YORK – After two public conversations in recent weeks regarding the creation of a new adult diversion program, the York County Commissioners have postponed the matter for now.
Tristan Perry, juvenile diversion program director, and York County Attorney Gary Olson came to the commissioners in late August with the idea.
It would have required additional spending in the new budget, for the creation of the new department/program as grant applications can’t be made until this fall and won’t be available until the following fiscal year.
Still, Perry and Olson said the program would provide another avenue for criminal offenders to receive services, which would in turn cut down the expenses associated with probation and incarceration.
After this week’s budget hearing, prior to the final adoption of the county’s budget, Perry spoke about the new program again, with the commissioners. Chairman Randy Obermier said he put the matter on the agenda one more time, in order to have a vote and hear from each of the commissioners as to whether it should be added to the budget.
“Last night, we had a hearing about our tax asking and a number of people at that hearing said we should not increase spending and cut, cut, cut,” said Commissioner Daniel Grotz. “So it’s hard to say yes to this.”
“Counties that have had this type of a program for the last 20 years have seen the savings,” Perry said. “But I also understand it’s hard to start this when looking at cutting back. However, I also think we can show you this will cut back on jail costs, etc.”
“Another comment at our tax asking hearing was that ‘we don’t want to spend more but if we don’t make these types of investments, we will keep spending money to house inmates elsewhere,’” added Commissioner Woody Ziegler. “It’s really a balancing act.”
“Gary (County Attorney Olson) and I are trying to find ways to alleviate spending for the taxpayers. That’s always our goal. That’s what I am always searching for,” Perry responded.
“Being you would be operating on a grant, I have no problem exploring how it can help us,” said Grotz. “Being you are funded by specific sources, I have no problem looking at a pilot program. The trouble I have is finding funding to make it doable in this budget year.”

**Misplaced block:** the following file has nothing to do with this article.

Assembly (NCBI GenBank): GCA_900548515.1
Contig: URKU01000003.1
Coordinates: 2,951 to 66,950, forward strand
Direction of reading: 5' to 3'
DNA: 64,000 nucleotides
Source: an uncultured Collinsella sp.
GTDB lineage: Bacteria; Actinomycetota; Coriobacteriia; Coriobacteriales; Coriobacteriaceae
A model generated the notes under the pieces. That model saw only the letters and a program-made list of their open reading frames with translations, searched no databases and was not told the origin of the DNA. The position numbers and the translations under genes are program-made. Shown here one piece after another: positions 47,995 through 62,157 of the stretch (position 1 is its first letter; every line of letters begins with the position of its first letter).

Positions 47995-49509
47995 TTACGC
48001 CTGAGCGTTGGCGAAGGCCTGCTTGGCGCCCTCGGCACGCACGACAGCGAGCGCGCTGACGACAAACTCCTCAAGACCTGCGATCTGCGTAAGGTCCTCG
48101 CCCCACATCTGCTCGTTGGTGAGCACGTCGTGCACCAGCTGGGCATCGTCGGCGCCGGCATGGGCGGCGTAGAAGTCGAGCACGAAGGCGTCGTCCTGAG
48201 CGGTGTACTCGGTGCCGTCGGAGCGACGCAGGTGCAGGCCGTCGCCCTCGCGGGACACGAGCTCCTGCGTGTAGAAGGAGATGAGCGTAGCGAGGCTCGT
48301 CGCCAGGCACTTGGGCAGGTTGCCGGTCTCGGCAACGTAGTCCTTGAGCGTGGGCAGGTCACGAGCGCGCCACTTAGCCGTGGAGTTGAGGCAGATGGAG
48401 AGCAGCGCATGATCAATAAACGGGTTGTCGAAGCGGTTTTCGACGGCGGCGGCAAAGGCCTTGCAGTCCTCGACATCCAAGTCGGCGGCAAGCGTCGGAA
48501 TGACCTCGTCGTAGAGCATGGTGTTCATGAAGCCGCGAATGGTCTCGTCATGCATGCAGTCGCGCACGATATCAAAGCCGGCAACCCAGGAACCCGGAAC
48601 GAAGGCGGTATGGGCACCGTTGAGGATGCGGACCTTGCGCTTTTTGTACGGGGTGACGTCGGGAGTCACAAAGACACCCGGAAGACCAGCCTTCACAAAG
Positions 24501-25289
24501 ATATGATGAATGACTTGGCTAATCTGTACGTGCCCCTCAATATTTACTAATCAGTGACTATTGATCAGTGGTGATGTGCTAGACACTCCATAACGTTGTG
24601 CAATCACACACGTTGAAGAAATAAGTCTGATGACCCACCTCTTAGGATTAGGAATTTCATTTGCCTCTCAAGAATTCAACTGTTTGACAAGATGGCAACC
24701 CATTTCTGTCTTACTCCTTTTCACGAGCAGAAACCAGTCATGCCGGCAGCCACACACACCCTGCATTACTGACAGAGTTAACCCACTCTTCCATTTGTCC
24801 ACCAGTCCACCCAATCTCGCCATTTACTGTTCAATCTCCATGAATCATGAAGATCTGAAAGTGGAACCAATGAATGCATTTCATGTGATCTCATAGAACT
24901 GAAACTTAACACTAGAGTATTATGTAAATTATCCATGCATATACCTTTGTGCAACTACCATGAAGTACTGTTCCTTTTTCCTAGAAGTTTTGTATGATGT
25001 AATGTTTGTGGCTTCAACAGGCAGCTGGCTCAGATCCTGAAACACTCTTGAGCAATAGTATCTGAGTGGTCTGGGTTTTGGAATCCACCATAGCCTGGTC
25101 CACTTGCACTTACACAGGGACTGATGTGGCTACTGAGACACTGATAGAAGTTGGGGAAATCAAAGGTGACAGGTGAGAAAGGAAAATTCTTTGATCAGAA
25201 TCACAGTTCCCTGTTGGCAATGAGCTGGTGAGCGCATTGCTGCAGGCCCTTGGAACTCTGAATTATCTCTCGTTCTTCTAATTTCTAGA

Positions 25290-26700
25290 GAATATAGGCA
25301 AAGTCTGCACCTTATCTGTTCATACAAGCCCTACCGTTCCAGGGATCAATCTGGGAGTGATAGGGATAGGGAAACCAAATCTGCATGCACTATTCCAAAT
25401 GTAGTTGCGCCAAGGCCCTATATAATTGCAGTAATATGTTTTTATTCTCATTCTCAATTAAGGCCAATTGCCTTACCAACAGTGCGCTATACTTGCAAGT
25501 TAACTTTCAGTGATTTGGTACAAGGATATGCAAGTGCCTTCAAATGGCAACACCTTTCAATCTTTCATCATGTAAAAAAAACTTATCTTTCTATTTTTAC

“We will have client fees to make up some of the cost,” Perry said.
“Is there any way to run a pilot program, to show these cases were successful in bringing costs down --could it run only off program fees?” Grotz asked.
“I don’t think they would cover 100% of the costs but it would be pretty close,” Perry said.
“Just being honest, mine probably won’t be a vote for adding to this budget,” Grotz said. “If it could run off program fees to see how it would work for York County, I could do that.”
“You are obviously passionate about this, but this is also adding an expense to this budget we just finished,” Obermier said. “What if we did something mid-year, like we did with juvenile diversion earlier, after a grant came in? I just need more information and this came in at a late hour. I wouldn’t be for putting in this budget but I am open to continue to look at this. But to just give a go-ahead and change the budget, I’m not for that. This should have been a May or June conversation, not a conversation in late August, early September. I think it has merit, but it’s the timing for me. And it’s another expenditure.”
“I’d like to see some more information on the results of the juvenile program,” said Commissioner Stan Boehr. “I need more information.”
“For the purposes of the 2023-24 budget, I make a motion to not include the creation of an adult diversion program,” said Grotz, which was seconded by Boehr. The commissioners agreed and the matter will not be included in this budget, but will be revisited in the future.
Perry also said he would work to provide as much information as possible, moving forward.
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